The size or scope of the trunk is irrelevant. The question is a matter of at what point during the growth of the illustrative "tree" are the biomorphs considered "animals." Clearly they can not all be animals, given that "animals do not change into contemporaneous animals."
  10. #290  
    Quote Originally Posted by shopharim View Post
    I suspect you doThe size or scope of the trunk is irrelevant. The question is a matter of at what point during the growth of the illustrative "tree" are the biomorphs considered "animals." Clearly they can not all be animals, given that "animals do not change into contemporaneous animals."
    I still dont get what point you are trying to press, but close to the bottom you get single cell organism, then colonies that cooperate, then stronger closer cooperation, then specialization of roles, then multi-cellular organisms etc etc.

    Surur
  11.    #291  
    Let's look at the new tree you posted:

    At the bottom are creodonts. Right above that the line separates into three branches. Each branch represents a new species, correct? Then at least two times in your tree, an animal changed into a contemporaneous animal (one that lived along side it). Every other branch in the tree goes against your statement as well. If animals do not change into contemporaneous animals, then how does the "tree" branch at all?
  12. #292  
    I mean one branch does not turn into another, that does not even make logical sense.

    Obviously a bigger branch may split into new smaller branches down the line.

    In other words, a dog does not evolve into a cat, but they had a common ancestor at some point, which evolved and was out-competed by both.

    Surur
  13. #293  
    Quote Originally Posted by shopharim View Post
    You will see the phenomenon occur when you type your next reply. Press the letter 'a' on you keyboard....an "a" will likely appear on your screen. Now try the letter 'b'. "b"?

    Now repeat, except press and hold the shift key while pressing the letter 'a' key

    "A", this time?

    This time press and hold the letter 'a' on your keyboard:

    aaaaaaaaaaaaaa....?

    Why did that happen? Because the software engineer(s) "knew" you would press those keys.
    I believe this to be a fundamentally flawed illustration; the software engineer is defining a behavior (programming) for each action (keypress), the engineer knows how the key will react when activated but not what key the user (you) will press at any given time.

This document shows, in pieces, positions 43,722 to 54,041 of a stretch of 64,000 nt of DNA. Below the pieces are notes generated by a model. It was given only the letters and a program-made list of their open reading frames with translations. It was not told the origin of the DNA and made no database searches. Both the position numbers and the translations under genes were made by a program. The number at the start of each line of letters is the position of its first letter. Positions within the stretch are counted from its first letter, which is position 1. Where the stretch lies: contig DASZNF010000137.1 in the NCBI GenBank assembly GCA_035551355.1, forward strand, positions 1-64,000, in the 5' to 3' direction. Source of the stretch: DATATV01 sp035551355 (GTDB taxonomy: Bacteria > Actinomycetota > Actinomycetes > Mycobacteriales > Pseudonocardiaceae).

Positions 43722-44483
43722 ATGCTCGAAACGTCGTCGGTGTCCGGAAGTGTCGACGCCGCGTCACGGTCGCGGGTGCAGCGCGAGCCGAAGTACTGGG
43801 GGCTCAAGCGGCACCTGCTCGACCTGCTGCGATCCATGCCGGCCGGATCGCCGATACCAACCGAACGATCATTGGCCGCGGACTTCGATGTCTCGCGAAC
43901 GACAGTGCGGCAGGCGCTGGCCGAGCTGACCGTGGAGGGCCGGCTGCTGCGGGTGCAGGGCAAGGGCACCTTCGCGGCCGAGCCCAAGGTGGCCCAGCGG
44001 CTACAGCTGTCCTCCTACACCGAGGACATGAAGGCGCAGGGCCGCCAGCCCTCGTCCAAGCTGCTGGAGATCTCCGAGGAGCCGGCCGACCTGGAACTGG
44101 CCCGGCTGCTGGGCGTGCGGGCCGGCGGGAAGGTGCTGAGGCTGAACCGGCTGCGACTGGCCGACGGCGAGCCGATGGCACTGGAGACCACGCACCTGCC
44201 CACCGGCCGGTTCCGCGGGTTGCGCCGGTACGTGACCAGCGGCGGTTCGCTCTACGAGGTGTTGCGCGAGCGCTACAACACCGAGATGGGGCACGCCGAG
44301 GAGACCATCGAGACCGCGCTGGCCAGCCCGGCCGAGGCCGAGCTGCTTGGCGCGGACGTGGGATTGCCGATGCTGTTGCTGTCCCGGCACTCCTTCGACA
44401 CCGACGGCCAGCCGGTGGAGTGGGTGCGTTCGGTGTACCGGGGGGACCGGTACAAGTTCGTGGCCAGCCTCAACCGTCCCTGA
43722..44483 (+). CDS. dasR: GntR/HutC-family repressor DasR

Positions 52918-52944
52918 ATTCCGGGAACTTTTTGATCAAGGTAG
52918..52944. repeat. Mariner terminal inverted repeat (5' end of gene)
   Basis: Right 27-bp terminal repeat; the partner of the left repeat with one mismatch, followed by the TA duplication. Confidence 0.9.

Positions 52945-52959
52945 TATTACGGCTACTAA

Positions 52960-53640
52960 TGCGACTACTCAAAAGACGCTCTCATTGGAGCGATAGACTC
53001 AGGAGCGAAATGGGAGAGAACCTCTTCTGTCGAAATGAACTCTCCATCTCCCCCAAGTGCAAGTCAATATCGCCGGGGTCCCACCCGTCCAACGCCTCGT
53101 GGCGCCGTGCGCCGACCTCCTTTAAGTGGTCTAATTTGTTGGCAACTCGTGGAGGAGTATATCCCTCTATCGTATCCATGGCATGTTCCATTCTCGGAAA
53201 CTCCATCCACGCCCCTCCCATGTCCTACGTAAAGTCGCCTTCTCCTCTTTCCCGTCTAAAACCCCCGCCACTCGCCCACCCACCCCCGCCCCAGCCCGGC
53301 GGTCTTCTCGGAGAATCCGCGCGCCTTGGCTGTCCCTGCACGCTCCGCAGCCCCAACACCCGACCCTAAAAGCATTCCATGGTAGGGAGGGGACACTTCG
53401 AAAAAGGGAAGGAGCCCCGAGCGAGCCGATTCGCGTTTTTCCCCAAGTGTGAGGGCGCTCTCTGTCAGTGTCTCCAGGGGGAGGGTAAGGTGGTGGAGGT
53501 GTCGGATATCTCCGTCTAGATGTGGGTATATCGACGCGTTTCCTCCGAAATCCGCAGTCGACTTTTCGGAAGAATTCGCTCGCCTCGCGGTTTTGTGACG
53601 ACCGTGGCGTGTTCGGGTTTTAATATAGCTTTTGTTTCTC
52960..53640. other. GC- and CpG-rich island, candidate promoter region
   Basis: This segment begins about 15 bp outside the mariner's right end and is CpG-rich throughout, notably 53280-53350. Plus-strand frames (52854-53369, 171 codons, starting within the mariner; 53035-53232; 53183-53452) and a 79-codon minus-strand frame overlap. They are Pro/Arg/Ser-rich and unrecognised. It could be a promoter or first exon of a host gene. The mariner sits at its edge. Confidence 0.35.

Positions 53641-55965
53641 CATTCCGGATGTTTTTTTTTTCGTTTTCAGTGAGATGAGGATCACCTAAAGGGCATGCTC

Knowing the future behavior of a subject, eliminates the possibility of "free choice" for that subject. If the subject choses differently, then the knowledge was faulty...the two are indeed mutually exclusive.

    Ergo, if God is omniscient about my future choices, then me chosing any differently will prove Him wrong. If God is omniscient, he can never be wrong, if He is never wrong, then I can not chose differently threfore I have no free will.
    Last edited by TreoNewt; 04/30/2007 at 06:26 PM.
    Have a great one...Doc D.

    Phillips VELO > Palm III > Palm V > Palm 505m > Treo 180 > Treo 300 > Samsung i500 > Treo 700p > HTC 6800 > Treo 800w > Treo Pro > Palm Pre > HTC Evo
  14. #294  
    Quote Originally Posted by shopharim View Post
    You will see the phenomenon occur when you type your next reply. Press the letter 'a' on you keyboard....an "a" will likely appear on your screen. Now try the letter 'b'. "b"?

    Now repeat, except press and hold the shift key while pressing the letter 'a' key

    "A", this time?

    This time press and hold the letter 'a' on your keyboard:

    aaaaaaaaaaaaaa....?

    Why did that happen? Because the software engineer(s) "knew" you would press those keys.

    No, it happens because the software engineer programmed the computer so that IF I pushed those buttons, then the correct corresponding letter would appear.

    In the "God is omniscient" argument, the software engineer would never even need to program buttons that he "knows" I won't use. In that case, I may think I will press the tilda key at some point, but the software engineer "knows" I won't so he doesn't even program it.

    Chris
  15. #295  
    Music, it seems to me that you are working under a misperception of how evolution works.

    You talk about thingsl ike a cat evolving into a dog, or one genus evolving into another (I notice that you gave up on the new species argument, since I showed you examples of where a new species has evolved).

    But evolution doesn't work like that. Things don't suddenly and drastically change overnight. Species (and larger) changes are based on an accumulation of small changes that eventually leads to reproductive isolation (either due to genetic or behavioral incompatability).